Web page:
After Jason defeats *cough cough bullshit* the Hydra by piercing its heart – it should be noted that though this version of the Hydra does have multiple heads it doesn’t have poisonous blood or the regenerative abilities it is known for – but as the Argonauts make off with the Golden Fleece King Aeëtes and his men show up to spoil their escape, with the King sowing the Hydra’s teeth into the ground and praying to the goddess Hecate for help. This help comes in the form of seven armed skeletons, the “Children of the Hydra’s teeth,” and they emerge and attack our heroes, who to be fair, were making off with stolen property so I kind of sympathize with Aeëtes here. What follows is a pretty boss fight between Jason and his companions against seven lethal skeletons, with Jason being the only survivor as he is forced to jump off a cliff to the sea below to escape their skeletal grasps.
Movie Note: It took Ray Harryhausen four months to animate the skeleton fight sequence, which only runs about three minutes in length, but the end result was one of the most incredible pieces of film ever produced.
Aboard the Argo, the few surviving Argonauts, those who stayed aboard their boat and didn’t die at the hands of the “Children of Hydra’s Teeth,” celebrate their victory while readying themselves for the long journey back to Thessaly, meanwhile, back at Mount Olympus Zeus informs Hera that “For the moment, let them enjoy a calm sea, a fresh breeze and each other. The girl is pretty, and I was always sentimental. But for Jason, there are other adventures. I have not finished with Jason. Let us continue the game another day.” This was definitely a good place to end the movie because things don’t go all that well for our heroes after this.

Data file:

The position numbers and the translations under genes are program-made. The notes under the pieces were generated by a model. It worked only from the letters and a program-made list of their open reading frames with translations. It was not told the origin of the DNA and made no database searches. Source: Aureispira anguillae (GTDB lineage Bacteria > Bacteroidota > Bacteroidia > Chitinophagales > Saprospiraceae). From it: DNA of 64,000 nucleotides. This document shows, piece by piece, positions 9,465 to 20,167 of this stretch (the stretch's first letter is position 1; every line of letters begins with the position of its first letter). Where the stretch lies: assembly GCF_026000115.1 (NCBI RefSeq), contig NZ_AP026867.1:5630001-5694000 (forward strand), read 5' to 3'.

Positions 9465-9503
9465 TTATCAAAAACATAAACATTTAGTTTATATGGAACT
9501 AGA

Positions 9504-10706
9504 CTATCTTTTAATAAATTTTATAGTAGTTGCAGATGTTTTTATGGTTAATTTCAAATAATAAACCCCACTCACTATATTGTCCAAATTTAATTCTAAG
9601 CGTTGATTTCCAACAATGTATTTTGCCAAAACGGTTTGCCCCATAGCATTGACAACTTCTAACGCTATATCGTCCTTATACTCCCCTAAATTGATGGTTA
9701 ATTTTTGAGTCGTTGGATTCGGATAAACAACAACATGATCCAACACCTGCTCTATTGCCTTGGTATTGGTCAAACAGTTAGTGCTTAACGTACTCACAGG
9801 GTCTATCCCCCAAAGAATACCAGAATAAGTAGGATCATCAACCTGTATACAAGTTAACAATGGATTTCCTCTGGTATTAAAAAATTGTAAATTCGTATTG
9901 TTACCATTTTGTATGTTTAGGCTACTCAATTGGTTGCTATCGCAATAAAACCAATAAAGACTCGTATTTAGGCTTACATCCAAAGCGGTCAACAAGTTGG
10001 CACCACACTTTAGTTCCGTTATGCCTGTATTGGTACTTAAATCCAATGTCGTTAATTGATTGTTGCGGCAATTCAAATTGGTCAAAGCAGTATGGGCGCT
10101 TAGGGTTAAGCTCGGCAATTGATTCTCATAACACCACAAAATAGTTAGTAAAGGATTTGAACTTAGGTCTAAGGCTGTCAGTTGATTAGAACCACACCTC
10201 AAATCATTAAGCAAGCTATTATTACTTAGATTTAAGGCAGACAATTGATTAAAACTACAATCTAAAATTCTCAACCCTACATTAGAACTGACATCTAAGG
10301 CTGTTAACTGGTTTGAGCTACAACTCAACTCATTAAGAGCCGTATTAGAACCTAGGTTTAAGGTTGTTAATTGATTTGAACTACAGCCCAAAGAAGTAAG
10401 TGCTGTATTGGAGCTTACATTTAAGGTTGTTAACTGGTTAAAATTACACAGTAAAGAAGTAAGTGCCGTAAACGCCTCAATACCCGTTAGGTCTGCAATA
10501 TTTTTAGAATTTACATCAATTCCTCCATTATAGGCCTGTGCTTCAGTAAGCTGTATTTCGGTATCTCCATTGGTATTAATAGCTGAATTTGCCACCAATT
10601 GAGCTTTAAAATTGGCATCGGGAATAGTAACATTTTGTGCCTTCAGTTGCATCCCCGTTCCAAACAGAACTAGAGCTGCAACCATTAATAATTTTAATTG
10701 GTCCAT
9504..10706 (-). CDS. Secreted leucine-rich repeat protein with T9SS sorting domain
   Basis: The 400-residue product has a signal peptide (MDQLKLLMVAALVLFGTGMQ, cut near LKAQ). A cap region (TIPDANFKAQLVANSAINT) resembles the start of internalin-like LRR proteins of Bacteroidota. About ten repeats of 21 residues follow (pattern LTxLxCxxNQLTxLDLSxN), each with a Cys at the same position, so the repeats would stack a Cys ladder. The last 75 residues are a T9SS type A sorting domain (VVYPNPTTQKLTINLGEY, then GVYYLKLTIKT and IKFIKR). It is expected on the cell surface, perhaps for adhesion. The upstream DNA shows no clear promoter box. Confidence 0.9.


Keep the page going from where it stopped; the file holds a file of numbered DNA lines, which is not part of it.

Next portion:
Myth Note: It is odd that the film ends without Jason reclaiming his throne, or Pelias getting his comeuppance, but if the filmmakers were to follow the myth even remotely it would have gotten rather nasty and not something you’d expect to see on a Saturday afternoon matinee. In the myth, Medea uses sorcery to trick Pelias’ daughters into chopping him up into bloody pieces and boiling them in a cauldron of water and magical herbs, claiming that this will add years to their father’s life, but Medea did not add the magical herbs required for this to work and thus Pelias is simply dead and Acastus, who in the movie dies in the clutches of the Hydra but here in the myth drove Jason and Medea into exile for his father’s murder. But it gets worse, Jason gets engaged to a Corinthian princess, despite his promise to marry Medea, so the spurned sorceress presents the bride-to-be with a cursed dress, as a wedding gift, that is then stuck to her body and burns her to death as soon as she puts it on. And if that’s not dark enough, Medea then killed her two sons that she bore with Jason, fearing that they would be murdered or enslaved because of their mother’s actions, in fact, this film also omitted the story of Medea killing and butchering her own brother to help Jason and the Argonauts escape, and this really has me wanting to see a darker take on this classic myth.